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Russia's Campaign Against Twitter Faces Mixed Chances Of Success, IT Experts Say

In this 2019 cartoon by artist Sergei Elkin for RFE/RL's Russian Service, a caricature of a Russian police officer chases an iconic Russian bear supporting "a free Internet."
In this 2019 cartoon by artist Sergei Elkin for RFE/RL's Russian Service, a caricature of a Russian police officer chases an iconic Russian bear supporting "a free Internet."

Critics have condemned Russian communications regulator Roskomnadzor’s threat to block U.S. social network Twitter as an assault on freedom of speech ahead of Russia’s September 2021 national elections, but Russian Internet experts interviewed by Current Time question how effective any such ban would be. Nonetheless, they caution, risks for Twitter and other networks do exist.

On March 10, Roskomnadzor began to delay video and photo uploads to Twitter in response to what it asserts is the platform’s failure to remove 3,168 posted items including child pornography, details about how to use narcotics, and appeals to children to commit suicide.

Six days later, the agency, which oversees a registry of black-listed sites, warned it would ban Twitter altogether by April 16 if the platform does not remove this content.

The Twitter slowdown marked the first nationwide use of the technology behind Russia’s so-called “sovereign Internet,” noted Vladislav Zdolnikov, founder of the Red Shield Virtual Private Network (VPN) service. Since 2019, Russia’s Internet Service Providers (ISPs) have been required by law to install Deep Packet Inspection (DPI) filters that block content banned by the government.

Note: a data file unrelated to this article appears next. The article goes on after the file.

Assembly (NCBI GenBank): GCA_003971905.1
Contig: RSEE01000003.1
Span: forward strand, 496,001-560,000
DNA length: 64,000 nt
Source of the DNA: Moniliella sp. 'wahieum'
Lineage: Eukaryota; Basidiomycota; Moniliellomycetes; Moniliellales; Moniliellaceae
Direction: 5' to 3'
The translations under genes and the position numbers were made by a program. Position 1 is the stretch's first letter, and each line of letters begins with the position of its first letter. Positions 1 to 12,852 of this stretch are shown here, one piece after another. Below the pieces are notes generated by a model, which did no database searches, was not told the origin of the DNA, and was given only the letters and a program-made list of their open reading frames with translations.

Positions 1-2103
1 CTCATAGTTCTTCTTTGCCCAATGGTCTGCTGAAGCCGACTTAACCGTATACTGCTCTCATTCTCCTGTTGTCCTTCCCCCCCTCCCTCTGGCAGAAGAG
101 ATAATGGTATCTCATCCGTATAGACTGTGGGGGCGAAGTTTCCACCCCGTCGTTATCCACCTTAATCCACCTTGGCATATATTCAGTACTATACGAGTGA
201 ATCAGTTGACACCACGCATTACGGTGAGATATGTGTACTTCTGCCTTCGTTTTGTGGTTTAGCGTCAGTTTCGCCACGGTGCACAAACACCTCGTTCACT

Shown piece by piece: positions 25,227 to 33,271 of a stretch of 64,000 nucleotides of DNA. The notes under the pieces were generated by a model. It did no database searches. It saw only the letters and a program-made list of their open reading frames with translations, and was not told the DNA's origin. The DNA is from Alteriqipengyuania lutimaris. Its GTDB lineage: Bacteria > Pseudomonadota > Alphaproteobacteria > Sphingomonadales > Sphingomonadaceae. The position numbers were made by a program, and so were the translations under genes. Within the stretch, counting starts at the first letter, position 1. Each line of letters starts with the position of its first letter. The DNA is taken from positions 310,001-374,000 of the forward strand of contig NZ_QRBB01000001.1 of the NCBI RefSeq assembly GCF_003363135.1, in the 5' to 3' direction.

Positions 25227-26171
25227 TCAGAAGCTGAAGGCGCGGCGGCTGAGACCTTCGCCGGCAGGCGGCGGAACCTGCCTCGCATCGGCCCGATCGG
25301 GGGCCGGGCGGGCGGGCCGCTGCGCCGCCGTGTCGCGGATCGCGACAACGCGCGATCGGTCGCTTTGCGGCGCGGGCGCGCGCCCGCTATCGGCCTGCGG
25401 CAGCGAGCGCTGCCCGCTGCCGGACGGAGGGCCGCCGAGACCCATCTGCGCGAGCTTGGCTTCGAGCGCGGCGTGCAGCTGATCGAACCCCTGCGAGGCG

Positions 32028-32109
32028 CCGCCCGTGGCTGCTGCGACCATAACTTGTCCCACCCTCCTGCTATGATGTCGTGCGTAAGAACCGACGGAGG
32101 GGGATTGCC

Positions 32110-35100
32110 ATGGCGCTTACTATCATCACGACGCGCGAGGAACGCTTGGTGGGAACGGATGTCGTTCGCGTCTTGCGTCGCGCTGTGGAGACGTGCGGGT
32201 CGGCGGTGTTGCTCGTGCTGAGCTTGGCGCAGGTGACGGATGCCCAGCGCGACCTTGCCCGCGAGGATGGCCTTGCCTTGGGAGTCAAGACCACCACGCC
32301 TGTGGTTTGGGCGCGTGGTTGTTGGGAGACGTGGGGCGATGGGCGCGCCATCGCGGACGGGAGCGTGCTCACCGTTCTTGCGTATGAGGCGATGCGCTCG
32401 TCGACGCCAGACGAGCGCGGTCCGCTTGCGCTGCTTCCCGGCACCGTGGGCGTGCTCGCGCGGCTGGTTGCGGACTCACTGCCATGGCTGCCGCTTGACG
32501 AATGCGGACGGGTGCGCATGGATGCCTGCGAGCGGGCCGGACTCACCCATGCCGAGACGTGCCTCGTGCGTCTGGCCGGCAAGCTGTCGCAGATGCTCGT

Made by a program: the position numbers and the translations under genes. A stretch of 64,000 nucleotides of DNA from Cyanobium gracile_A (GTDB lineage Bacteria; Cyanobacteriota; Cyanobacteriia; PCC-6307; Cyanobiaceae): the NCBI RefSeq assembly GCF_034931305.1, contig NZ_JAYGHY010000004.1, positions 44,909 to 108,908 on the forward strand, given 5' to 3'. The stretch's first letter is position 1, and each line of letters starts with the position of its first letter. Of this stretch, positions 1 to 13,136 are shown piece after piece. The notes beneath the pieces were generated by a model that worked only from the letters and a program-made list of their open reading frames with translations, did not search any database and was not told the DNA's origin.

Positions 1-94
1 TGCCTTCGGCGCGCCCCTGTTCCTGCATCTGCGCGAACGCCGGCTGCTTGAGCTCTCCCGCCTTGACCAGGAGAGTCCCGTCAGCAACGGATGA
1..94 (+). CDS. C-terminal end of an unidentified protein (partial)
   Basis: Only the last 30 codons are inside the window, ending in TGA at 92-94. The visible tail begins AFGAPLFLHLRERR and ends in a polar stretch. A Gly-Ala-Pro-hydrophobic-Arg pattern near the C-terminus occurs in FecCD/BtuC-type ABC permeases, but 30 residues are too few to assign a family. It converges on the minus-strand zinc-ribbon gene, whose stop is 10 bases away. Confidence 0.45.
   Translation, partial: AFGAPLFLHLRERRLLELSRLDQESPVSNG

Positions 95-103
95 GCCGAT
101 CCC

But, so far, Roskomnadzor’s use of this technology has not led to a clear win for the government, some Internet specialists believe.

When the slowdown began, the websites of the Kremlin, parliament, some state bodies, and Roskomnadzor itself went offline. The Ministry of Digital Development, Communications, and Mass Media attributed these crashes to a malfunction at government-controlled Rostelecom, the country’s main ISP.

For IT expert Anton Merkurov, a critic of President Vladimir Putin’s administration, the outages proved that officials “are shooting themselves in the foot” by trying to block Twitter content.

The “terrible scandal” that erupted over the government’s actions essentially neutralized Roskomnadzor’s technical gains against Twitter, agreed Andrei Soldatov, an investigative journalist who has researched Russia’s Internet surveillance techniques extensively.

One scoffer posted on Roskomnadzor’s Twitter account that he could not read the agency’s Twitter warning because of the slowdown. On Russia’s more popular social-media outlet V Kontakte (In Contact), another user asked the regulator what steps it will take to protect Russians against Roskomnadzor’s own influence.

In a March 10 interview with Current Time, however, the deputy chairman of the Russian parliament’s Information Policy Committee, Aleksandr Yushchenko, emphasized that Roskomnadzor’s measures were “normal” and “preventative” -- something that gives Russia “a lever of influence” over a private company that “absolutely doesn’t give a damn about the laws of this or that country.”

The government claims that it has not received a response to “over 28,000” demands sent to Twitter about removing “illegal” content.

Roskomnadzor stated that its retaliation against Twitter, which has about 13 million users in Russia, would affect all mobile devices and half of all desktop units, but Merkurov questions the actual extent of the slowdown's “influence.” Many of Twitter’s Russia-based users have encountered no encumbrances at all, he claimed.

The company’s reliance on various servers in Russia for Akamai Technologies’ global Content Delivery Network facilitated that access, reported the independent news site Meduza. Apparently, Roskomnadzor has not identified all these Akamai servers.

Nor do all Russian ISPs – in particular, smaller, regional providers -- have DPI technology, an unnamed Internet “market participant” commented to the business news site Vedomosti.

Even if Roskomnadzor overcomes such obstacles, Merkurov projects that Russians will simply rely on Virtual Private Networks (VPNs) – encrypted, private Internet connections that piggyback on public networks – to get past any Twitter ban.